Once again, multiple biases contribute to the tendency to see similarity even amidst profound differences:

  • Egocentrism – Our innate self-focus causes us to use ourselves as the starting point for understanding others.
  • False consensus effect – We overestimate how typical our abilities, traits and behaviors are.
  • Ingroups and outgroups – People view ingroup members as more similar to themselves than outgroup members.
  • Need for belonging – Assumeing similarity helps satisfy our motivational need to connect with others.

Reliance on presumed similarity is a common mental shortcut when navigating social interactions and relationships.

Problems Caused by Assuming Similarity

Assuming that others share our traits and perspectives can undermine relationships and lead to poor decisions in many domains:

  • Relationship conflicts due to mismatched expectations and feelings of betrayal.
  • Failure to anticipate others’ needs and reactions different from our own.
  • Difficulty empathizing with people from different backgrounds.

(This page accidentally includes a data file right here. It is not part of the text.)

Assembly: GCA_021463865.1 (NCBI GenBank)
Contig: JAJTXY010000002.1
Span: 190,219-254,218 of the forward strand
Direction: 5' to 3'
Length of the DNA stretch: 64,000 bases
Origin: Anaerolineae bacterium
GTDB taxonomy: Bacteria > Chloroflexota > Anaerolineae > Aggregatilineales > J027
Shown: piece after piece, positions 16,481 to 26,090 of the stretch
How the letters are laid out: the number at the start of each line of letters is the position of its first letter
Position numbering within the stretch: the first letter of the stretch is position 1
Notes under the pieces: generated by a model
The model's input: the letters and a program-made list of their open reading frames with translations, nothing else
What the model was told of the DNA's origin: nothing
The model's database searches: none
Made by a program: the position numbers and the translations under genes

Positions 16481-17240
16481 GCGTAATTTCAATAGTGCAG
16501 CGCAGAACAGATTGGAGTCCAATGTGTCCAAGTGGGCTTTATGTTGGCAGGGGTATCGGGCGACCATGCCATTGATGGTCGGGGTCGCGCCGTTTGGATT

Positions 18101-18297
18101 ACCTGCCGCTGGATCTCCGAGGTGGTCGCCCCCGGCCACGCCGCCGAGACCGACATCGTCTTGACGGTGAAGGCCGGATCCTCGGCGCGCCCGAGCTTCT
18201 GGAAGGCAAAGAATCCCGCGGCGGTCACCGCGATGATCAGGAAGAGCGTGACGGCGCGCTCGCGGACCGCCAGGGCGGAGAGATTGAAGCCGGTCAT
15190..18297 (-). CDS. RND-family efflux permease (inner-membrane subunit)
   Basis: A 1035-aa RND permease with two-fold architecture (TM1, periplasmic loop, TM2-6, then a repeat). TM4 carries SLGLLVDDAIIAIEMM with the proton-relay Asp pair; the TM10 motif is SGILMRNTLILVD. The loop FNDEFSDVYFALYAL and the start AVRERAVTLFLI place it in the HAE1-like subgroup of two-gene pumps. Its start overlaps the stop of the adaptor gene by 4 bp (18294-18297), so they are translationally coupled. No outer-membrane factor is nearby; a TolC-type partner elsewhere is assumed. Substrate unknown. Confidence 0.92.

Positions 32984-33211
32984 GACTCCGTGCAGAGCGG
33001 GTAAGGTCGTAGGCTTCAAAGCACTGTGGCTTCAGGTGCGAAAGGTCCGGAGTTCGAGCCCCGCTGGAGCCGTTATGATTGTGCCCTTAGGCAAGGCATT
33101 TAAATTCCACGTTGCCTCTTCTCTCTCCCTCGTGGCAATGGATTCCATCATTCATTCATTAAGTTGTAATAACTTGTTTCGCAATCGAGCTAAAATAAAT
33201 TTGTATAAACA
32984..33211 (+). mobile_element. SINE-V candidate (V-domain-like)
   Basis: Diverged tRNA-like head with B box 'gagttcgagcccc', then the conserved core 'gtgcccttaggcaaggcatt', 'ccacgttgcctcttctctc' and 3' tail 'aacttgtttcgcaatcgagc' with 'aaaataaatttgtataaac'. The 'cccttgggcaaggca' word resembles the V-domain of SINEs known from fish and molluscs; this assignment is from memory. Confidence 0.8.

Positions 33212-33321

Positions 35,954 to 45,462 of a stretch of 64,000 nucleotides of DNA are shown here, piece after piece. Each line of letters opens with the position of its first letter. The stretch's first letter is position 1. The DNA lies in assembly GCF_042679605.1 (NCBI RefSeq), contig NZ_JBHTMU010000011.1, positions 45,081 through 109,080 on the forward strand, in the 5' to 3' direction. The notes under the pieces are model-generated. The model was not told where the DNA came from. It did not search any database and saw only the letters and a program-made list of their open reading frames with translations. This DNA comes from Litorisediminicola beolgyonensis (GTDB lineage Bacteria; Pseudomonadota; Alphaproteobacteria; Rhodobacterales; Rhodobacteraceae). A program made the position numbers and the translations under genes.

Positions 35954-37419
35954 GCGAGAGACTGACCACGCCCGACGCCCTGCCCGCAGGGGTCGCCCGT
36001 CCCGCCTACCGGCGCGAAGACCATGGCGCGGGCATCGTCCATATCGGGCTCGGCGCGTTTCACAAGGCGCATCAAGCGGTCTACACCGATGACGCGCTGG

• Ill-advised business and leadership decisions based on false projected preferences.
  • Misgauging public opinion and behavior by generalizing from personal experience.

In summary, the assumption of similarity overestimates consensus and agreement while glossing over diversity in how people behave and think.

Avoiding Misattributions in Business

Assuming that clients, colleagues and employees share your perspectives can undermine effectiveness in business contexts. Some key strategies for reducing misattributions include:

  • Actively considering situational and contextual factors driving behaviors before inferring personality-based causes.
  • Seeking more information before drawing conclusions about people’s motivations and traits.